Book Review: Maybe Someday by Colleen Hoover

Colleen Hoover’s Maybe Someday delivers all of the elements that I have come to expect from this bestselling author—a likeable protagonist, rounded characters, and heartbreaking conflict—as well as compelling twists that kept me hooked from start to finish. Maybe Someday begins with 22-year-old Sydney finding out that her boyfriend has been cheating on her with her best friend and roommate. The novel opens with a scene of Sydney, who finds herself to be a “purseless, crying, violent, homeless girl,” sitting in the rain with nowhere to go now that she has to leave the apartment she shared with her traitorous friend.

In the same apartment complex lives Ridge, an attractive musician who plays his guitar on his balcony almost every night, and someone that Sydney has noticed from afar. Soon, their lives are intertwined in complicated ways that neither of them could have anticipated, and they find themselves having to make some tough choices.

Right out of the gate, Hoover throws the reader some curveballs. The relationship between Ridge and Sydney is beautiful and complicated and painful all at once. Unlike many novels with a strong romantic component, the conflict that Hoover sets up is genuinely difficult and seemingly impossible to overcome.

Hoover switches between Ridge’s and Sydney’s point of view, which allows the reader to get a more rounded picture of the emotions at play here. The ways that Sydney and Ridge interact, and the particular challenges that Ridge faces with communication make their relationship all the more intriguing. While I don’t want to give anything away, I will say that Ridge is not your typical New Adult novel romantic lead, which is something that I greatly appreciated while reading.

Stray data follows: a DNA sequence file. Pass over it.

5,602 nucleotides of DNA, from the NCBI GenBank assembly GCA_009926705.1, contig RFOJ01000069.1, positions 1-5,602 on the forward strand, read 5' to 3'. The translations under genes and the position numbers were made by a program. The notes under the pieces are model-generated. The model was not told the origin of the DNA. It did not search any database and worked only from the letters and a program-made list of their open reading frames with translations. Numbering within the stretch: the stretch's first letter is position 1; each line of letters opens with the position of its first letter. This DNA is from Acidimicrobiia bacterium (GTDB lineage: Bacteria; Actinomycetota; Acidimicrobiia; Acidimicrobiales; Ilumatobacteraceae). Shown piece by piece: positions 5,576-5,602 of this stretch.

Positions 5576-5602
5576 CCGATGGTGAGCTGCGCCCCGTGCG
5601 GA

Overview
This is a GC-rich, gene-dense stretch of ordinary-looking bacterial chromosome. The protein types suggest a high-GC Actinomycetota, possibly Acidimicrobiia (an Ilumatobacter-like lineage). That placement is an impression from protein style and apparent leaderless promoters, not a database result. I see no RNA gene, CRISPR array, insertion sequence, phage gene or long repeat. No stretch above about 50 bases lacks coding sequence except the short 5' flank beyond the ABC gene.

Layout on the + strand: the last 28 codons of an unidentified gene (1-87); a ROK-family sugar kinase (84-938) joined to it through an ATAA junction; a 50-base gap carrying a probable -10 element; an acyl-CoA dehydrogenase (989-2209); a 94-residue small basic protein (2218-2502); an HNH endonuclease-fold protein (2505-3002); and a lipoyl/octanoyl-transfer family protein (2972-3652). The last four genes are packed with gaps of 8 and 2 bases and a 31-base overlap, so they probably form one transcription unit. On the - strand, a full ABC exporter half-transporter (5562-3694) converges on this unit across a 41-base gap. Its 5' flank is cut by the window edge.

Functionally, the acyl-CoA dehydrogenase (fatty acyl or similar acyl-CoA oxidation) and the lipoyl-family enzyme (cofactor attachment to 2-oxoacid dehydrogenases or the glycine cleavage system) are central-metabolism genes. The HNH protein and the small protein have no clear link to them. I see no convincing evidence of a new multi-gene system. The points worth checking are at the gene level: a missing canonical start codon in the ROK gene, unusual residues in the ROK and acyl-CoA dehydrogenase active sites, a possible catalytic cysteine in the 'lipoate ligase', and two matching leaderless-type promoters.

There are aspects of the novel that some may find unappealing. Sydney cries a lot, and while it is understandable, some readers may find it annoying. Additionally, because I have an English major’s brain, there are logistical details and inconsistencies that occasionally stuck out to me and made me go, “Wait? What about…” For example, when Sydney finds a new place to live, she never talks about moving any of her old stuff out. She just talks about how she has nothing now, and later when she buys new furniture I had to wonder about everything she left behind in her old apartment. These moments of inconsistency were so rare, though, that I didn’t find that they detracted too much from the novel.

This book is a quick read. Once you start, it is hard to put down. While not everyone is a fan of romance, if you are looking for a book with a truly original storyline and likeable characters, then give Maybe Someday a shot. 

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